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Gender and Leadership in Education

Women Achieving Against the Odds

Kay Fuller and Judith Harford

The under-representation of women in leadership positions in educational settings is a widely acknowledged, complex phenomenon that seems to persist, despite the fact that teaching as a profession is dominated by women. Over recent decades, scholars have investigated the factors contributing towards this under-representation, with a particular focus on the personal, organisational and social/cultural levels.

This volume has been compiled in honour of Marianne Coleman, Emeritus Reader in Educational Leadership and Management at the Institute of Education, University College London. She is widely regarded as one of the most significant scholars globally in the field of gender and educational leadership, forging the research agenda and mentoring some of the scholars who contribute essays here. Amongst the key questions the book asks are: Why does society continue to accept male leaders as the norm? What barriers do women who seek leadership positions face? What supports do women require in order to encourage them to pursue leadership positions? How do women working in leadership positions conceive of their role as leaders? How might women’s educational leadership be best supported at an institutional level?


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In Books, on the Screen, and in Games: Leadership and Gender Stereotypes Shape Images of Young Women Leaders (Margaret Grogan and Klara Wahlster)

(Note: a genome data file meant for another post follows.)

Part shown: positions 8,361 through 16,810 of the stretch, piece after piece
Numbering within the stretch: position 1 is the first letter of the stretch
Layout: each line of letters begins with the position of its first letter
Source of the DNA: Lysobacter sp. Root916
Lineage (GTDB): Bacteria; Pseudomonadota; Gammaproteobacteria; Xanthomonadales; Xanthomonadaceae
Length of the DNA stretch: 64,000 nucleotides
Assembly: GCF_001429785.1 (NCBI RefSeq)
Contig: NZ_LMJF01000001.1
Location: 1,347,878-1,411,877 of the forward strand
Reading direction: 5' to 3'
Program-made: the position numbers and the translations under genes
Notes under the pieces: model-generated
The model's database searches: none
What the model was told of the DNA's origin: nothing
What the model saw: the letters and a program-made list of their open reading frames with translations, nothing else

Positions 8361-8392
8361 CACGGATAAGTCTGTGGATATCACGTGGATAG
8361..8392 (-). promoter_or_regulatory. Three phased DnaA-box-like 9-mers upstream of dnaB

Margaret Grogan and Klara Wahlster In Books, on the Screen, and in Games: Leadership and Gender Stereotypes Shape Images of Young Women Leaders In the complexity of social relationships that exist in the workplace, stereotypes allow us to make quick and easy judgements of individuals based on the ways in which we categorize people […] lead[ing]to an emotional response of prejudice […]. — Coleman 2011: 35 Gender stereotypes still exert a great deal of power discouraging or pre- venting women from pursuing leadership opportunities in education. Marianne Coleman, renowned educational leadership scholar develops this theme in several of her works. This chapter builds on Coleman’s work by exploring current images of young women in selected United States book series and their movie versions, games and an Australian book series. The purpose of this limited exploration is to consider whether contemporary young women are being offered less traditional ways of being in the world through fiction than their mothers and older sisters were. This is not an in-depth critique of the selected works. It is, rather, an exploration of the ideas and images that are presented in them. Some questions that guide this exploration include: Are the gender stereotypes identified by Coleman still alive and well in these works? What about the leadership ones? How and where might gender and leadership stereotypes intersect? Are these images likely to influence the next generation of women positively or negatively as they consider leadership options? Margaret and her daughter, Klara, have had an ongoing conversation...

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